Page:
Over the past twenty-five years, the Board of Directors of an electric utility company with operations in Georgia, Alabama, Florida, and Mississippi called “Southern Company” have grown the dividend payments to shareholders by a compounded annual growth rate of 4.89%. This has been a fairly static figure. The ten-year dividend growth at Southern is 4%, the fifteen-year dividend growth is 4.3%, and the twenty-year dividend growth is 4.7%. The earnings usually grow about a percentage point higher, with the twenty-five year dividend growth at Southern being just shy of 6%.
Like most utilities, the firm is leveraged to the gills with $27 billion in debt and $10.4 billion of the debt due within five years. Southern makes $2.6 billion per year in profits, and is expected to make a total of $13 billion in profits over the next five years.
This is a pretty standard experience of being a utility … Read the rest of this article!
“I am a better investor because I am a businessman, and I am a better businessman because I am an investor.” In addition to the charming chiasmus of this sentence, I greatly enjoy this Warren Buffett quote for the substance of the statement as well. It is a useful sentence to keep in mind when evaluating the investment merits of a stock that has fallen in price rapidly, especially after the investor community receives notice of an adverse development or when the earnings report is disappointing when compared against existing expectations. How do you tell the difference between one of those Mr. Market mispricings and a classic value trap?
I recently covered eBay as it witnessed one of the worst trading days in the corporation’s history, with the stock falling 12% down to $23. I found the drop attractive because the stock is making $2.10 per share and will likely … Read the rest of this article!
This year, eBay is going to make somewhere near $2.10 per share in profit, which amounts to somewhere near the $2.5 billion mark. This takes earnings back to the 2011 level due to the Paypal spinoff last July, though eBay has replaced the fast-growing Payal in its collection of subsidiaries with StubHub. The ticket exchange subsidiary, which reported revenue growth of 34%, currently represents $232 million of eBay’s overall $8.6 billion in annual revenues.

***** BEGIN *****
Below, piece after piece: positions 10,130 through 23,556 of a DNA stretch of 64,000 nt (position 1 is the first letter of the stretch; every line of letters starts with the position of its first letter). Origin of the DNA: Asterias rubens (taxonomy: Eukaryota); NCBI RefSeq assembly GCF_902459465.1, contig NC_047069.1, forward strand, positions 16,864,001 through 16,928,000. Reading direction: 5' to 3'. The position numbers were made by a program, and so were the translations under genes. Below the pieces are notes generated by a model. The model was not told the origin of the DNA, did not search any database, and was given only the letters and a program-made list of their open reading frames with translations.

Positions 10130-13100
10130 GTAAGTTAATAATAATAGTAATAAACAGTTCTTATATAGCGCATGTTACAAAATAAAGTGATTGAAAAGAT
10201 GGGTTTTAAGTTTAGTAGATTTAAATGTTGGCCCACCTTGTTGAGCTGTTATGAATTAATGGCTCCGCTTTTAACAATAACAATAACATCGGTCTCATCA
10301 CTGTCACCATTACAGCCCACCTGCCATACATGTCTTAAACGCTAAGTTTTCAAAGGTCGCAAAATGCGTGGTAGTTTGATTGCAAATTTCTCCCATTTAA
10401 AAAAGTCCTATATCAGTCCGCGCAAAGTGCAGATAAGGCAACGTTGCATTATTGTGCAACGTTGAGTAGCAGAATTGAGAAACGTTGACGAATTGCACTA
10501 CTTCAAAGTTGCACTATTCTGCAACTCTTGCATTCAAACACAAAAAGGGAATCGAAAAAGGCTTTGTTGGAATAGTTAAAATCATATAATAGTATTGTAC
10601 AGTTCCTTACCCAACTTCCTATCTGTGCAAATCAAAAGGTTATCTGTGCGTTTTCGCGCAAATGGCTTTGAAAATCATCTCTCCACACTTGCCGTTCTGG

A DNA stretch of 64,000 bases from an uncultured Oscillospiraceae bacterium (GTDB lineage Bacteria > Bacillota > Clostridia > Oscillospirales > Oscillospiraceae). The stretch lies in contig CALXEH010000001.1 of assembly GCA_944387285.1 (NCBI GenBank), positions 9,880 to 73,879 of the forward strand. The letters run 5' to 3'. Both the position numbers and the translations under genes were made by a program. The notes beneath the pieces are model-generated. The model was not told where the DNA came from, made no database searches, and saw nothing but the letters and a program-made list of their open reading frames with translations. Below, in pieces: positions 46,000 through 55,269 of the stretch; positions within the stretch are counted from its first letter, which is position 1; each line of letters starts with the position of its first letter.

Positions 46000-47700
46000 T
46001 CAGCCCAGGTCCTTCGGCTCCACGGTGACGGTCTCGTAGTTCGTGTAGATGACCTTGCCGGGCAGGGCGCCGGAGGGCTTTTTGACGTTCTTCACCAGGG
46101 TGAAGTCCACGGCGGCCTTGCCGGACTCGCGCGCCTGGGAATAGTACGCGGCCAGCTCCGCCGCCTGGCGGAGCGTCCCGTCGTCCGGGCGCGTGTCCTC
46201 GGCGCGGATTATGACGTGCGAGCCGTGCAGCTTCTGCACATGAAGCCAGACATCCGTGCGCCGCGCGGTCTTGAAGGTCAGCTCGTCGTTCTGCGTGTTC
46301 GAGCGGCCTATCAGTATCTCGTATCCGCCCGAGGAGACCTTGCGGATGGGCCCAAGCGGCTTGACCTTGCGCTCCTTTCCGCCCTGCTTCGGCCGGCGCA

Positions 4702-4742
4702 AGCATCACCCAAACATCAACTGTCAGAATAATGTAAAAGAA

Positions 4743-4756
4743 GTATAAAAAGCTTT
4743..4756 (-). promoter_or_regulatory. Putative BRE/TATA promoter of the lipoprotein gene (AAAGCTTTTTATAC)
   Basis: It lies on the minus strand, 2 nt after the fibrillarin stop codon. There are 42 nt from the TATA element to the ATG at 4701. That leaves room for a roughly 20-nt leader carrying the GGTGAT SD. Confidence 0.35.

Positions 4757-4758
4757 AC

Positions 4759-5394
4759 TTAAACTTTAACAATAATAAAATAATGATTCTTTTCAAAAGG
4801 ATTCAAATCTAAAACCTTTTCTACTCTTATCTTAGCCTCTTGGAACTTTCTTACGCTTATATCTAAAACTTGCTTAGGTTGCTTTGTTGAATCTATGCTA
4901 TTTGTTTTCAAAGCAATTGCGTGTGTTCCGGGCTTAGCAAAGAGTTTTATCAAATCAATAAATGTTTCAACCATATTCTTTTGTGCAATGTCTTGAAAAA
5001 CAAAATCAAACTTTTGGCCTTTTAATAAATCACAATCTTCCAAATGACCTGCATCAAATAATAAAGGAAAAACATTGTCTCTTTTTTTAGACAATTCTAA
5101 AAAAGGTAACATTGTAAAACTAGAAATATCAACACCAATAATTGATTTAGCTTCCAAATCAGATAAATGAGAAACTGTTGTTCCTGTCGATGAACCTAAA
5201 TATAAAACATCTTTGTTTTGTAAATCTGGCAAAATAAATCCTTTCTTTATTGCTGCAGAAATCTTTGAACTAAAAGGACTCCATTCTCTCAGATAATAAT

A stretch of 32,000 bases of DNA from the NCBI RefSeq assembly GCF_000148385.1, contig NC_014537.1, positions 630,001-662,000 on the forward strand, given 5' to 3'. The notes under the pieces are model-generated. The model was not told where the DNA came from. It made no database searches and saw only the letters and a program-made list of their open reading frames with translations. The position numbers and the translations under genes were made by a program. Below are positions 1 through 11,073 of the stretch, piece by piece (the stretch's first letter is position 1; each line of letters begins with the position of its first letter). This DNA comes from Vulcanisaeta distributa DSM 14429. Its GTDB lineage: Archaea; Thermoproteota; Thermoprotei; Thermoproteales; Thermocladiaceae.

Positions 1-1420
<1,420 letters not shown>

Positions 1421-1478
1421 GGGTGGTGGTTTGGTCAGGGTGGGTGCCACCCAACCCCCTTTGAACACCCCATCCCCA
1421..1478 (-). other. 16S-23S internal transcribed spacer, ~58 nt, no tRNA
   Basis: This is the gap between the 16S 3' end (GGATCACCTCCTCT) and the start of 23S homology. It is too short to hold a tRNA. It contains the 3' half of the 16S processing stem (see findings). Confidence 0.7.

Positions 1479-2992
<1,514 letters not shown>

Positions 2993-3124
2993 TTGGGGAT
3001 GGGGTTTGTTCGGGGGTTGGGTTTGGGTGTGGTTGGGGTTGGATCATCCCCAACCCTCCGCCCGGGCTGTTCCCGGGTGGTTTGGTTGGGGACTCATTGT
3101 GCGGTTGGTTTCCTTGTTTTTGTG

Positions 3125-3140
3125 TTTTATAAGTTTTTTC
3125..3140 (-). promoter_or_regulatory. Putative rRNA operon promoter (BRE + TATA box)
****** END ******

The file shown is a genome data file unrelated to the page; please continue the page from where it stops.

Because the corporate expenditures involve maintaining the integrity of the website, the company is able to report absolutely stunning 27% net profits of all expenditures. That $2.5 billion profit figure compared to $8.6 billion in revenues is a very impressive relationship that bodes well for shareholders because it suggests a large amount of current earnings can be extracted from the business for dividends or share repurchases without harming the competitive competition of the firm.
This is … Read the rest of this article!
Yesterday, the Missouri House Committee on Emerging Issues in Education began considering an initiative that would make high school personal finance classes a requirement for receiving a high school diploma in the state of Missouri. Currently, Missouri high school students are only required to take a half-credit of personal finance classes, and personal finance classes are defined so broadly that a class dedicated to social studies or anything that falls under the heading of “practical arts” meets the qualification. It is also possible to take a proficiency test that can provide an opt-out. Missouri does not disclose the results of its proficiency tests, but the national adult passage rate is 57%.
The current bill will modify Missouri’s existing law by removing the opt-out possibility and force students to take a class that focuses solely on personal finance related material (i.e. no more social studies and practical arts classes counting towards … Read the rest of this article!
One of the anachronistic components of the current United States tax law is the treatment of foreign profits generated by a firm that is domiciled in America. If Coca-Cola, based in Atlanta, generates profit selling Cherry Coke in Brazil, it faces the prospect of a 35% tax on profits when it tries to take those Brazilian Cherry Coke profits back to Atlanta to allocate the freshly available capital. This rule was a product of the Marshall Plan that helped rebuild Europe after the war, as the United States facilitated the ability of its corporations to become multinationals in exchange for a tax bite of those repatriated profits.
As the rest of the world caught up to the United States, and technology advances made it easier for corporations to communicate internationally, the bargaining power between U.S. corporations and its own government shifted. The tax on foreign earnings as part of a … Read the rest of this article!